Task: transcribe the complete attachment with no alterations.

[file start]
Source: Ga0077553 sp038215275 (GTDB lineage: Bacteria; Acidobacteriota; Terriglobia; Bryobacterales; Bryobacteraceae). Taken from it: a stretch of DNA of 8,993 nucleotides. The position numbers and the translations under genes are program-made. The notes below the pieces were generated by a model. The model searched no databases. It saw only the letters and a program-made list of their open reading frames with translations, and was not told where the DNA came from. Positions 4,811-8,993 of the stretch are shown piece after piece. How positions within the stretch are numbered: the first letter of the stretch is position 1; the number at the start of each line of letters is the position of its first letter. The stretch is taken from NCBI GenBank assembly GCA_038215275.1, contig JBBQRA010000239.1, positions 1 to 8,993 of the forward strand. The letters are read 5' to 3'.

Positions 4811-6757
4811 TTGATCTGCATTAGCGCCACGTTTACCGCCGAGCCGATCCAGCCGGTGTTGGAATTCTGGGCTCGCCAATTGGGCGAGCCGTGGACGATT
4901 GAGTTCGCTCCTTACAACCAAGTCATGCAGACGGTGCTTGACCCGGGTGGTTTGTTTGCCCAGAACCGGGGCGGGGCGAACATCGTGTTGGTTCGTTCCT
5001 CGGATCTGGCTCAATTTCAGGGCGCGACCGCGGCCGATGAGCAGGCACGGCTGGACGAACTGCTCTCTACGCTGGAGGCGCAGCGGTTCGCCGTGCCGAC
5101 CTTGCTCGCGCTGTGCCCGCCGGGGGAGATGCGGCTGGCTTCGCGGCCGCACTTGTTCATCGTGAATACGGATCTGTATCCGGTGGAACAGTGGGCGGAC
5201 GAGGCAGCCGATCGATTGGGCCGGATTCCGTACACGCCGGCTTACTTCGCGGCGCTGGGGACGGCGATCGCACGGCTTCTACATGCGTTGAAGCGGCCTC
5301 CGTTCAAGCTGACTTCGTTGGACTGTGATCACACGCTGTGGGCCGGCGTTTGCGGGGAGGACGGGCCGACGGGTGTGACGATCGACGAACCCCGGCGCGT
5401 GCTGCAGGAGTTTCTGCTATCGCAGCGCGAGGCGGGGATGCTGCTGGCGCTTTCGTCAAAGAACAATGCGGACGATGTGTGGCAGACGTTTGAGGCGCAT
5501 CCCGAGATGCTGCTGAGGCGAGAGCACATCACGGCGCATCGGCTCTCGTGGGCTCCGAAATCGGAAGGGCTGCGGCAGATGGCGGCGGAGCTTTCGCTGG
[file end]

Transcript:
Source: Ga0077553 sp038215275 (GTDB lineage: Bacteria; Acidobacteriota; Terriglobia; Bryobacterales; Bryobacteraceae). Taken from it: a stretch of DNA of 8,993 nucleotides. The position numbers and the translations under genes are program-made. The notes below the pieces were generated by a model. The model searched no databases. It saw only the letters and a program-made list of their open reading frames with translations, and was not told where the DNA came from. Positions 4,811-8,993 of the stretch are shown piece after piece. How positions within the stretch are numbered: the first letter of the stretch is position 1; the number at the start of each line of letters is the position of its first letter. The stretch is taken from NCBI GenBank assembly GCA_038215275.1, contig JBBQRA010000239.1, positions 1 to 8,993 of the forward strand. The letters are read 5' to 3'.

Positions 4811-6757
4811 TTGATCTGCATTAGCGCCACGTTTACCGCCGAGCCGATCCAGCCGGTGTTGGAATTCTGGGCTCGCCAATTGGGCGAGCCGTGGACGATT
4901 GAGTTCGCTCCTTACAACCAAGTCATGCAGACGGTGCTTGACCCGGGTGGTTTGTTTGCCCAGAACCGGGGCGGGGCGAACATCGTGTTGGTTCGTTCCT
5001 CGGATCTGGCTCAATTTCAGGGCGCGACCGCGGCCGATGAGCAGGCACGGCTGGACGAACTGCTCTCTACGCTGGAGGCGCAGCGGTTCGCCGTGCCGAC
5101 CTTGCTCGCGCTGTGCCCGCCGGGGGAGATGCGGCTGGCTTCGCGGCCGCACTTGTTCATCGTGAATACGGATCTGTATCCGGTGGAACAGTGGGCGGAC
5201 GAGGCAGCCGATCGATTGGGCCGGATTCCGTACACGCCGGCTTACTTCGCGGCGCTGGGGACGGCGATCGCACGGCTTCTACATGCGTTGAAGCGGCCTC
5301 CGTTCAAGCTGACTTCGTTGGACTGTGATCACACGCTGTGGGCCGGCGTTTGCGGGGAGGACGGGCCGACGGGTGTGACGATCGACGAACCCCGGCGCGT
5401 GCTGCAGGAGTTTCTGCTATCGCAGCGCGAGGCGGGGATGCTGCTGGCGCTTTCGTCAAAGAACAATGCGGACGATGTGTGGCAGACGTTTGAGGCGCAT
5501 CCCGAGATGCTGCTGAGGCGAGAGCACATCACGGCGCATCGGCTCTCGTGGGCTCCGAAATCGGAAGGGCTGCGGCAGATGGCGGCGGAGCTTTCGCTGG